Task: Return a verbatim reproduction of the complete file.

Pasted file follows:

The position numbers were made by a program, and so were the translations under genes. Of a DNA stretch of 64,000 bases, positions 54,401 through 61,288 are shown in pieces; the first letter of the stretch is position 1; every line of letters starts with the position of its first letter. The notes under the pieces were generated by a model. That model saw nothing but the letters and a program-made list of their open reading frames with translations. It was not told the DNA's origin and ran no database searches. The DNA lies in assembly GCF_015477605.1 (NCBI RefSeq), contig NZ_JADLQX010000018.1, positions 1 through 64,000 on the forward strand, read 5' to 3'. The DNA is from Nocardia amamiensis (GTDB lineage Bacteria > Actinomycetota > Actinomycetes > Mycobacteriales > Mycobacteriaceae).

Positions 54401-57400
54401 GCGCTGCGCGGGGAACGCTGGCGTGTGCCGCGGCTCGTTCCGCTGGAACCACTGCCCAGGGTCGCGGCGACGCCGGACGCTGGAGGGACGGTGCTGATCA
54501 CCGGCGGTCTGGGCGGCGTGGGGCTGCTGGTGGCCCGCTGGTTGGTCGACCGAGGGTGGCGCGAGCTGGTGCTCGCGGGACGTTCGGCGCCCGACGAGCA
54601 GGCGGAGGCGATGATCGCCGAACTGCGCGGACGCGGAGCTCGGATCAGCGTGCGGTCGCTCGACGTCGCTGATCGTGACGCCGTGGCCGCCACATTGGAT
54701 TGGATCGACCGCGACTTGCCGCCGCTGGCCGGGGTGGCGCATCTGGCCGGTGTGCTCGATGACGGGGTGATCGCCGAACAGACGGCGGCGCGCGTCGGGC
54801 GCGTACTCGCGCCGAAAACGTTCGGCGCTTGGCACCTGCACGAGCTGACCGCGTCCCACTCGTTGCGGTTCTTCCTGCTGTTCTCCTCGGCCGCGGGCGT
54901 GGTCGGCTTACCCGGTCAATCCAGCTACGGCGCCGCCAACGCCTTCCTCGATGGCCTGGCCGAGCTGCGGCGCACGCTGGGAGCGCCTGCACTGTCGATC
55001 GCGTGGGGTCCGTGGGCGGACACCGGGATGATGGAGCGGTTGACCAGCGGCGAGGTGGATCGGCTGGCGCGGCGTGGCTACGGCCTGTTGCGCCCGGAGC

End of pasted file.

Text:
The position numbers were made by a program, and so were the translations under genes. Of a DNA stretch of 64,000 bases, positions 54,401 through 61,288 are shown in pieces; the first letter of the stretch is position 1; every line of letters starts with the position of its first letter. The notes under the pieces were generated by a model. That model saw nothing but the letters and a program-made list of their open reading frames with translations. It was not told the DNA's origin and ran no database searches. The DNA lies in assembly GCF_015477605.1 (NCBI RefSeq), contig NZ_JADLQX010000018.1, positions 1 through 64,000 on the forward strand, read 5' to 3'. The DNA is from Nocardia amamiensis (GTDB lineage Bacteria > Actinomycetota > Actinomycetes > Mycobacteriales > Mycobacteriaceae).

Positions 54401-57400
54401 GCGCTGCGCGGGGAACGCTGGCGTGTGCCGCGGCTCGTTCCGCTGGAACCACTGCCCAGGGTCGCGGCGACGCCGGACGCTGGAGGGACGGTGCTGATCA
54501 CCGGCGGTCTGGGCGGCGTGGGGCTGCTGGTGGCCCGCTGGTTGGTCGACCGAGGGTGGCGCGAGCTGGTGCTCGCGGGACGTTCGGCGCCCGACGAGCA
54601 GGCGGAGGCGATGATCGCCGAACTGCGCGGACGCGGAGCTCGGATCAGCGTGCGGTCGCTCGACGTCGCTGATCGTGACGCCGTGGCCGCCACATTGGAT
54701 TGGATCGACCGCGACTTGCCGCCGCTGGCCGGGGTGGCGCATCTGGCCGGTGTGCTCGATGACGGGGTGATCGCCGAACAGACGGCGGCGCGCGTCGGGC
54801 GCGTACTCGCGCCGAAAACGTTCGGCGCTTGGCACCTGCACGAGCTGACCGCGTCCCACTCGTTGCGGTTCTTCCTGCTGTTCTCCTCGGCCGCGGGCGT
54901 GGTCGGCTTACCCGGTCAATCCAGCTACGGCGCCGCCAACGCCTTCCTCGATGGCCTGGCCGAGCTGCGGCGCACGCTGGGAGCGCCTGCACTGTCGATC
55001 GCGTGGGGTCCGTGGGCGGACACCGGGATGATGGAGCGGTTGACCAGCGGCGAGGTGGATCGGCTGGCGCGGCGTGGCTACGGCCTGTTGCGCCCGGAGC